While the time Raz spends at Whispering Rock is a strong representation of Psychonauts' coming of age elements, perception and identity play an integral role during his journey to Thorney Towers Home for the Disturbed. The decrepit asylum is not only the location of Oleander and Doctor Loboto's headquarters, but also the home of Psychonauts' most outwardly flawed characters.

'Psychonauts,' trailer

Edgar, Boyd, Gloria, and Fred, long-term patients at the asylum, are introduced as insane. They are a haggard, troubled bunch, racked by delusions, split personalities and tormented by their respective pasts. Despite the reveal of each character implying that they may be beyond help, Psychonauts allows the player to understand the cause of their troubles through the use of the Psycho-Portal.


A literal doorway into another person's mind, the Psycho-Portal allows Raz access into each patient's psyche. In doing so, his perception of them is changed. Inside each mind, Raz sees the characters as they see themselves.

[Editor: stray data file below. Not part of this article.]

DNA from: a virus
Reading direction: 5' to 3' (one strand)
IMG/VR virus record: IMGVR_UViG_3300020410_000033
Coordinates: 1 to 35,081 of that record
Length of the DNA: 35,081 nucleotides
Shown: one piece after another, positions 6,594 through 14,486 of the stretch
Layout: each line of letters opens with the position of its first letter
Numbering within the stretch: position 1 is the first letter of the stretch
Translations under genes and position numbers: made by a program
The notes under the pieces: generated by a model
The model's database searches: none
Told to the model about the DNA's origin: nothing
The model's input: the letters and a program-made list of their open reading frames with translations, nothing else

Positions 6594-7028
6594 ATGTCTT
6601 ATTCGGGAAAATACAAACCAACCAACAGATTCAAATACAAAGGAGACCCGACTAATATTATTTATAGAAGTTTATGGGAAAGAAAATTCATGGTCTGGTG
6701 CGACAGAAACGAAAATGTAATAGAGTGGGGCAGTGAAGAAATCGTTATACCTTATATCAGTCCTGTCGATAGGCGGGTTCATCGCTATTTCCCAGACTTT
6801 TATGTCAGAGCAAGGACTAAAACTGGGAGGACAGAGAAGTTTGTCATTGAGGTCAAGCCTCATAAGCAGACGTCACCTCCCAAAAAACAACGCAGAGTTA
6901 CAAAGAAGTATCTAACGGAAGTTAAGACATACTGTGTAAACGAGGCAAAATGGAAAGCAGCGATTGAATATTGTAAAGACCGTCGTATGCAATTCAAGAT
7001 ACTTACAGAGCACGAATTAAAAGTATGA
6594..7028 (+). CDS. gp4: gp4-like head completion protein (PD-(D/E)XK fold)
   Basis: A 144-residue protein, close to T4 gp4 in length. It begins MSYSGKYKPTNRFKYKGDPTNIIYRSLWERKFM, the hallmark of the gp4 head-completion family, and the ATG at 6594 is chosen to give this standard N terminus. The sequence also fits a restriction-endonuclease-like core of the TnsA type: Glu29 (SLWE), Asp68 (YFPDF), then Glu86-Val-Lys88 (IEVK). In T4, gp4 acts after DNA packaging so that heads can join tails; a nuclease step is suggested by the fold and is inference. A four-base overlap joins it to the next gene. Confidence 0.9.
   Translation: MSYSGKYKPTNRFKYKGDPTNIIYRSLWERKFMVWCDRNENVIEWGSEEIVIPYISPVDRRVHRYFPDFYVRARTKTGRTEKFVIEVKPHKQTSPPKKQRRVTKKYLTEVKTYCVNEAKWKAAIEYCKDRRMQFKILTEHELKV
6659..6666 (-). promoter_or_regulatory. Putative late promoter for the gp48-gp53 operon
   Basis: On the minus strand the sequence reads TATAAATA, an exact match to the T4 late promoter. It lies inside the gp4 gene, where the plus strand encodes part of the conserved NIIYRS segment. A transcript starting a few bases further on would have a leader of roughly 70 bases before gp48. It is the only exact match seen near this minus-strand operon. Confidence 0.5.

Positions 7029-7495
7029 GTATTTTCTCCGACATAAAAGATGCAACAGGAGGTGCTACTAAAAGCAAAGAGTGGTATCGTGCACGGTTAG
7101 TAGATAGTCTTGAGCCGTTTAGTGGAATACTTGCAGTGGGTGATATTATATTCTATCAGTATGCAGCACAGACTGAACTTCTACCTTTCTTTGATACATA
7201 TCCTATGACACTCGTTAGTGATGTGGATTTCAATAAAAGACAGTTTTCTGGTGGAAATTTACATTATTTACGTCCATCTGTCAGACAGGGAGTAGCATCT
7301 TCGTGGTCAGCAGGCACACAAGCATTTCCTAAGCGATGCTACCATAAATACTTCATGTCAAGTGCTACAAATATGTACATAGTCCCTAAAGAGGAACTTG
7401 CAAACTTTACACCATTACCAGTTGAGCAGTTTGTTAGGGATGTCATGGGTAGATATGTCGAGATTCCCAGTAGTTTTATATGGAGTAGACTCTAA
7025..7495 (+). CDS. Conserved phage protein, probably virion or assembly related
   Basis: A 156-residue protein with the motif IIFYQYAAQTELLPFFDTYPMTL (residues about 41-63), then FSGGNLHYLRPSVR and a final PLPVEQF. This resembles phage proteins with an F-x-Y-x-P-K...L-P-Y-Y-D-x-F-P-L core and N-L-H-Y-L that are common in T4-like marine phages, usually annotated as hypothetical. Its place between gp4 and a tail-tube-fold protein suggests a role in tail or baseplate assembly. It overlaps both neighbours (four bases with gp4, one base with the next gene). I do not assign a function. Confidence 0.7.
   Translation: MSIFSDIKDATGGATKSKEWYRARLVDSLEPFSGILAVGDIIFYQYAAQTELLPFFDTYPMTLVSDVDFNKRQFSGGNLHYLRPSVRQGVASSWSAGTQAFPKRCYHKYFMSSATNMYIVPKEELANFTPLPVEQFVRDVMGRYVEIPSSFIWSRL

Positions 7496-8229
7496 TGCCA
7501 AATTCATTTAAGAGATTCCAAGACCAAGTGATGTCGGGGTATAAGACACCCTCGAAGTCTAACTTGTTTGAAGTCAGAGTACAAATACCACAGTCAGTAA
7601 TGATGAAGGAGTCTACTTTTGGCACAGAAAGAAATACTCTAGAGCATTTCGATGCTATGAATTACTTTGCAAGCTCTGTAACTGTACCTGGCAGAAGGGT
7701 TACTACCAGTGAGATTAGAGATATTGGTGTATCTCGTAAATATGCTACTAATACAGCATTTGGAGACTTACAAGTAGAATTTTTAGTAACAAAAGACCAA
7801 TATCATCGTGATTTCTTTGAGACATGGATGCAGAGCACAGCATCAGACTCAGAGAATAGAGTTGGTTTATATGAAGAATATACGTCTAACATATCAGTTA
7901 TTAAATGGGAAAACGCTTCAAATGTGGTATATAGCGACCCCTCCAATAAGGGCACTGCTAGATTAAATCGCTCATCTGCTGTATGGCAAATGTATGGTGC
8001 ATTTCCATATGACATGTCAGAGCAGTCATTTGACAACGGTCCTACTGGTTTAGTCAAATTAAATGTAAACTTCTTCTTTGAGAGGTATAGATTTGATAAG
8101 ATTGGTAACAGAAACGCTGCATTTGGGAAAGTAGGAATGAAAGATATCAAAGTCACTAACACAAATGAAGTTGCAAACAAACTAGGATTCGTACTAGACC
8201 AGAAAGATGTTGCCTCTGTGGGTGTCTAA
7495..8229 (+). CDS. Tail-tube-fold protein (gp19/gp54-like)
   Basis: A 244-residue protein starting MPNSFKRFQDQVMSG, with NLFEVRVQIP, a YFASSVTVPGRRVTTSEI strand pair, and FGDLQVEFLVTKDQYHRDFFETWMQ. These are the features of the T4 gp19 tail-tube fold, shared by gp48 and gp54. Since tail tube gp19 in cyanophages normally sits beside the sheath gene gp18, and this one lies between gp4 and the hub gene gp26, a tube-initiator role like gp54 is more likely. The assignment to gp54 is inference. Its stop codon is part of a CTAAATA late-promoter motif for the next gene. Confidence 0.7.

While every one of the four committed characters are undeniably troubled, the time that Raz spends scouring their brain worlds proves that they are rarely as disturbed as they appear in reality. Much like Raz's growth from a simple psychic boy to an adept hero, Psychonauts delicately allows the player to understand and ultimately correct the cause of these patients' issues.

By uncovering the mental vaults stowed away in the minds of the patients, Raz is given greater insight into the causes of their slip into instability. This added perspective helps with the characterization of each patient. Surviving all four minds often requires Raz to quite literally destroy the cause of their troubles, allowing the patients to overcome past problems and accept their identity and restored sanity.

Few games deal with identity in the way that Psychonauts does. Video games, as a relatively new medium, often struggle with presenting a compelling narrative at all. Psychonauts, by giving its main character a chance to grow and genuinely understand and accept the identity of others, excels at crafting a story with conviction. Even ten years after its release, it still serves as a humorous yet powerful reminder that identity is what you make it. Sometimes, all it takes is a yellow-skinned boy poking around your head to keep that in mind.